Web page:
Increase your Circle

Here is a possible way to increase your circle of influence while at the same time decreasing the amount of time and energy you spend cultivating it (and a list or following)…Intentionally be involved in a community and cultivate solid relationships with others involved – possibly clients or not. 

First question you may have…Do I have to build my OWN community? 

Answer: Yes and No

Yes, you have to cultivate your own Circle. And your Circle is a community. However, that can happen by being actively involved in other people’s communities instead of starting our own.

Let me give you an example:

Say you are a Travel Agent…you attend a few networking groups and are involved in a few travel enthusiast groups.

While meeting others within all of these communities you get to be known as ‘the travel guy’. Great! All those people are now part of YOUR circle of influence.

You can, if you want, invite them to get involved in an event, community, or simple an on-line community that you bring value to. Or, you can even have actual events (small or large) – but you don’t have to. 

But here is the kicker – community changes the conversations. When you build these communities around you there is space to share successes, failures, challenges and triumphs….all of which bring that sense of closeness and familiarity to the relationship. It reduces the ‘threshold resistance’ – that fear some have of crossing the threshold into a business to engage in their services.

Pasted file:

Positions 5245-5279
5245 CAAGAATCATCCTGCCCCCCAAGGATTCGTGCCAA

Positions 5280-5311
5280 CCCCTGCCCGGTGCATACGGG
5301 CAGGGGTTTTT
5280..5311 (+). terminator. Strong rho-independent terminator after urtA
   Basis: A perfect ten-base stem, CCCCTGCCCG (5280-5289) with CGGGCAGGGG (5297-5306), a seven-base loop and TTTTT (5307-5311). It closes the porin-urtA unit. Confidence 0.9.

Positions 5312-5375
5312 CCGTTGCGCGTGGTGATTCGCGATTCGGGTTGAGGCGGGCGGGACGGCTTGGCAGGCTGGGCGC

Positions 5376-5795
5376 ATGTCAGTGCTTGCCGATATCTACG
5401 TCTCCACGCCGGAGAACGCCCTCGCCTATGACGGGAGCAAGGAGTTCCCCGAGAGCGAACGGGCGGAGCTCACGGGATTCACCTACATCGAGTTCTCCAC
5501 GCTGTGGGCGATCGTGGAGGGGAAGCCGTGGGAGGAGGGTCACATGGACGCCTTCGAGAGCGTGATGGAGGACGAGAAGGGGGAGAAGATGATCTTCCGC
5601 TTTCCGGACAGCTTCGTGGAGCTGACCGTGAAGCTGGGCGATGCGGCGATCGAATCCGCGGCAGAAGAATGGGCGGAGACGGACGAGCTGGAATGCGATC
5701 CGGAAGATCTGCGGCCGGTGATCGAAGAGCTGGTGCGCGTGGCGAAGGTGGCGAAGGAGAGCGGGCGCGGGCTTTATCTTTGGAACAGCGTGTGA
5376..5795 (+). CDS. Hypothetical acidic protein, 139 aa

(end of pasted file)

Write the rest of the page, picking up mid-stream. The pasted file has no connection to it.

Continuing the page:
It allows others to help you and provide you with resources and even referrals and they feel great about it because they want to do it – no sense of obligation involved. You have formed a relationship with them and that prompts them to see you as credible, viable, and able to solve problems for them, or people they know, when the opportunity presents itself.

This directly is opposite of a ‘coffee-chat’ unless you continue to cultivate that relationship as well. If you don’t, then the brief and isolated encounter with them will be a blip on their radar and you will not stay top of mind. And sense most likely they don’t need your products or services AT THAT EXACT TIME, you lose out. 

If you are consistently showing up, building that relationship, and providing value to a specific circle of folks then when they do need what you provide – there you are. Ready. Willing. Able.

It is about accumulating an audience around you – knowing who is in the audience and specifically and intentionally providing value and building those relationships based on something other than a quick sale.

Keep in mind that we don’t have to treat everyone in the audience exactly the same. And although we won’t get into segmentation and such in this article, just know that you can (and should) provide different value to different segments of your audience based on where they fall in your overall strategy for your circle of influence. Keep your circle ‘clean’, scrub it often, profile it and segment it. Doing so on a regular basis provides great insight into how to market to the right people at the right times.

So, yes, relationships that you build, and the community and circle of influence built as a result, directly determines the amount of business you will bring in…or at the very least, they are an indicator of how hard you will have to work to bring in new business.